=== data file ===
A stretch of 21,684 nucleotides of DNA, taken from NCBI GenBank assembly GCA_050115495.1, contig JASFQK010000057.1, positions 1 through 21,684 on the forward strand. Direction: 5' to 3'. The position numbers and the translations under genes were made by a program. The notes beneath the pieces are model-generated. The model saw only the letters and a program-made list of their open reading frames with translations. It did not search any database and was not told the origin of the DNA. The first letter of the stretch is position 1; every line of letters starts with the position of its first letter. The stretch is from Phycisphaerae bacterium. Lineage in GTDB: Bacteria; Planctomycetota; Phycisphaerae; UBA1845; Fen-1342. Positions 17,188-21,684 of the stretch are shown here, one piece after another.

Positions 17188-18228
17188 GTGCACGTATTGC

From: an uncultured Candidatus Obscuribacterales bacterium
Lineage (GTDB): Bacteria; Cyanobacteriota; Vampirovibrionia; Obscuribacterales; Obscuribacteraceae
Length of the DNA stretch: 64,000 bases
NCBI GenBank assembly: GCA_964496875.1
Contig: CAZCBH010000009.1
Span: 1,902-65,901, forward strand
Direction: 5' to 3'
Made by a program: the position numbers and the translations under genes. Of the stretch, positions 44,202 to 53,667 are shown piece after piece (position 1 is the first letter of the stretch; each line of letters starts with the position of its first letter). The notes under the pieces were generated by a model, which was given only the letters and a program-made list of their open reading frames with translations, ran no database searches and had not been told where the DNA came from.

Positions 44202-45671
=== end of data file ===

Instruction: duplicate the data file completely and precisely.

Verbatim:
A stretch of 21,684 nucleotides of DNA, taken from NCBI GenBank assembly GCA_050115495.1, contig JASFQK010000057.1, positions 1 through 21,684 on the forward strand. Direction: 5' to 3'. The position numbers and the translations under genes were made by a program. The notes beneath the pieces are model-generated. The model saw only the letters and a program-made list of their open reading frames with translations. It did not search any database and was not told the origin of the DNA. The first letter of the stretch is position 1; every line of letters starts with the position of its first letter. The stretch is from Phycisphaerae bacterium. Lineage in GTDB: Bacteria; Planctomycetota; Phycisphaerae; UBA1845; Fen-1342. Positions 17,188-21,684 of the stretch are shown here, one piece after another.

Positions 17188-18228
17188 GTGCACGTATTGC

From: an uncultured Candidatus Obscuribacterales bacterium
Lineage (GTDB): Bacteria; Cyanobacteriota; Vampirovibrionia; Obscuribacterales; Obscuribacteraceae
Length of the DNA stretch: 64,000 bases
NCBI GenBank assembly: GCA_964496875.1
Contig: CAZCBH010000009.1
Span: 1,902-65,901, forward strand
Direction: 5' to 3'
Made by a program: the position numbers and the translations under genes. Of the stretch, positions 44,202 to 53,667 are shown piece after piece (position 1 is the first letter of the stretch; each line of letters starts with the position of its first letter). The notes under the pieces were generated by a model, which was given only the letters and a program-made list of their open reading frames with translations, ran no database searches and had not been told where the DNA came from.

Positions 44202-45671